Glock's depictions of quiet yet consequential moments, such as when she ponders the choices her parents have made, are especially spellbinding. Her sparse, restrained art style evokes the feeling of a memory play, a recollection both real and ethereal. She renders the entire book in only three colors: shades of a reddish pink, a cold blue and white. Her characters aren't always easily distinguishable from one another, and while that can cause some confusion in the story, the overall effect is satisfying. After all, how much does Glock really know about the people around her? ¿Qué está pasando? In her author's note, Glock concedes as much. "These stories are as true as I remember them," she writes. The CIA's publication review board nixed some of the particulars of Passport before it was published, which makes the details that did end up in the book all the more dramatic.

A deceptively spare graphic novel chock-full of depth and beauty, Passport is an unusual coming-of-age memoir that's totally worth the trip. 

—Luis G. Rendon

★ The Dire Days of Willowweep Manor

For the reader who loves spooky castles and fears no gothic terror, not even marauding zombie bunnies

Haley is so exuberantly dedicated to gothic romances that her exasperated teacher orders her to stop writing book reports on Wuthering Heights (and no, she cannot do an interpretive dance about it instead!). After school, Haley sets out for home in the rain, and lo! As she stands on a bridge, dramatically sighing, she sees a man struggling in the dark waters below. She dives in to rescue the floundering fellow, conks out after her exertions and awakens abed in Willowweep Manor, attended by a dour housekeeper named Wilhelmina. Have Haley's period-piece dreams come true?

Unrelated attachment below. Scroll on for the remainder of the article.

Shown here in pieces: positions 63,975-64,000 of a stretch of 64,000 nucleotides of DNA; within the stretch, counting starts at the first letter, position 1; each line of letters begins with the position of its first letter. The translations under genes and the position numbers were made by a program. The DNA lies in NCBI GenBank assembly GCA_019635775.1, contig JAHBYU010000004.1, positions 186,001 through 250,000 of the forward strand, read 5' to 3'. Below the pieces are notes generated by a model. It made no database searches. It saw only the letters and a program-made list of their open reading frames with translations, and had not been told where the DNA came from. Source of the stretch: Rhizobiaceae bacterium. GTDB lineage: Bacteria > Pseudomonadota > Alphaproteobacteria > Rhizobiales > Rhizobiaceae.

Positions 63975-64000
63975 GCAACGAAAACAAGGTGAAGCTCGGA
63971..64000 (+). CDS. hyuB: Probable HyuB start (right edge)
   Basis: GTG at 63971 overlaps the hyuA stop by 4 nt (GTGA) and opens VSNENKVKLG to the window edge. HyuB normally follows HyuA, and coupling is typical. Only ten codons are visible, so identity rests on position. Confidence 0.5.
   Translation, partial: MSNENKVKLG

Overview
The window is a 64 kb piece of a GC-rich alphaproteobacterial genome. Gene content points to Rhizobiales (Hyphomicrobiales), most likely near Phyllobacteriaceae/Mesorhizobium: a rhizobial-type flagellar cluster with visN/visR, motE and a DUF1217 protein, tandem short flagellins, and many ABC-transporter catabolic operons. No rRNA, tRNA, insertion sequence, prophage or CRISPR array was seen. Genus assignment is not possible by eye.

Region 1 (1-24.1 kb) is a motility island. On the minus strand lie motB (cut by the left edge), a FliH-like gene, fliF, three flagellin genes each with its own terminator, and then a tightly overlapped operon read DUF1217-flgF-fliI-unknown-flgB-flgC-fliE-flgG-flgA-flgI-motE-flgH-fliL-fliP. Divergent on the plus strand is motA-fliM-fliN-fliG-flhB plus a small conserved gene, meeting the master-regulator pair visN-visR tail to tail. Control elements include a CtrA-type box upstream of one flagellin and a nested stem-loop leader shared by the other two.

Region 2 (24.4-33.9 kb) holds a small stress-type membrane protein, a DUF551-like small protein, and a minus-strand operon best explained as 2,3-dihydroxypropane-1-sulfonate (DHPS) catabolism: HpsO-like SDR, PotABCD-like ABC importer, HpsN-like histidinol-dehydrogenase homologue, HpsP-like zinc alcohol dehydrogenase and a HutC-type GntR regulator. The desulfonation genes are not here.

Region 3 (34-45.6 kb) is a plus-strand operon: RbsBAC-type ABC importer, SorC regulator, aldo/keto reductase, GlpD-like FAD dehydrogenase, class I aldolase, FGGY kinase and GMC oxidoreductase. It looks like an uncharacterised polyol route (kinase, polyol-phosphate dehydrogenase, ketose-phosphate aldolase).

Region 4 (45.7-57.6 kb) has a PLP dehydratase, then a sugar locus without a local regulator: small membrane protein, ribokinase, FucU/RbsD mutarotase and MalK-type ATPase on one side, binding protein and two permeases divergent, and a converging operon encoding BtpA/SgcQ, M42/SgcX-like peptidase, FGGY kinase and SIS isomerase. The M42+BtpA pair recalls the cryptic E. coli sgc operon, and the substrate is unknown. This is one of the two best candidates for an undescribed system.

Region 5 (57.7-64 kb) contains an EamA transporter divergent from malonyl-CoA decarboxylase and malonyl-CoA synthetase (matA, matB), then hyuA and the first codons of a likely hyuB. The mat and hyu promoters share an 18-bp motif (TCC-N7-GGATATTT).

Turns out, Haley has indeed been inadvertently catapulted into a world much like those in her beloved books. There's a castle (complete with "baleful catacombs" and an on-site ghost) and verdant moors, as well as three handsome brothers—stoic Laurence, brooding Montague and vacuous Cuthbert—who took her in after she saved Montague from drowning.

But Haley soon discovers another side to Willowweep. It's a gasket universe, a liminal space between Earth and an evil dimension laden with a substance called bile that destroys everything in its globby, neon green path. Can Haley help the brothers fend off the encroaching forces of darkness before it's too late? 

The Dire Days of Willowweep Manor is a hoot right from the get-go, but when everyone bands together to defend the manor, author Shaenon K. Garrity's tale becomes ever more hilarious and exciting. Humorous metafictional quips fly hither and yon as the characters take up arms, squabble over strategy and realize they've got to break a few rules (and defy a few tropes) if they want to prevail. 

Christopher Baldwin's art is full-bore appealing. He has an excellent command of color: Brooding browns underlie characters' stress while sky blues highlight Haley's growing confidence. Facial expressions are little comedies unto themselves, including horses who side-eye Cuthbert's silliness, and slack-faced bile-addled bunnies who adorably chant "Destroy." 

The Dire Days of Willowweep Manor celebrates and satirizes a beloved genre while encouraging readers to defy the rules and become the heroes of their own stories.

—Linda M. Castellitto

Find more 2021 gift recommendations from BookPage.

Looking for something to please a choosy teen reader? Look no further than these gripping graphic tales.

The best young adult books of the year offer nothing less than revolution—revolutionary ways of seeing, of writing, of imagining, of moving through the world. They've kindled our hearts and filled them with warmth and hope when we've needed it most.

10. The City Beautiful by Aden Polydoros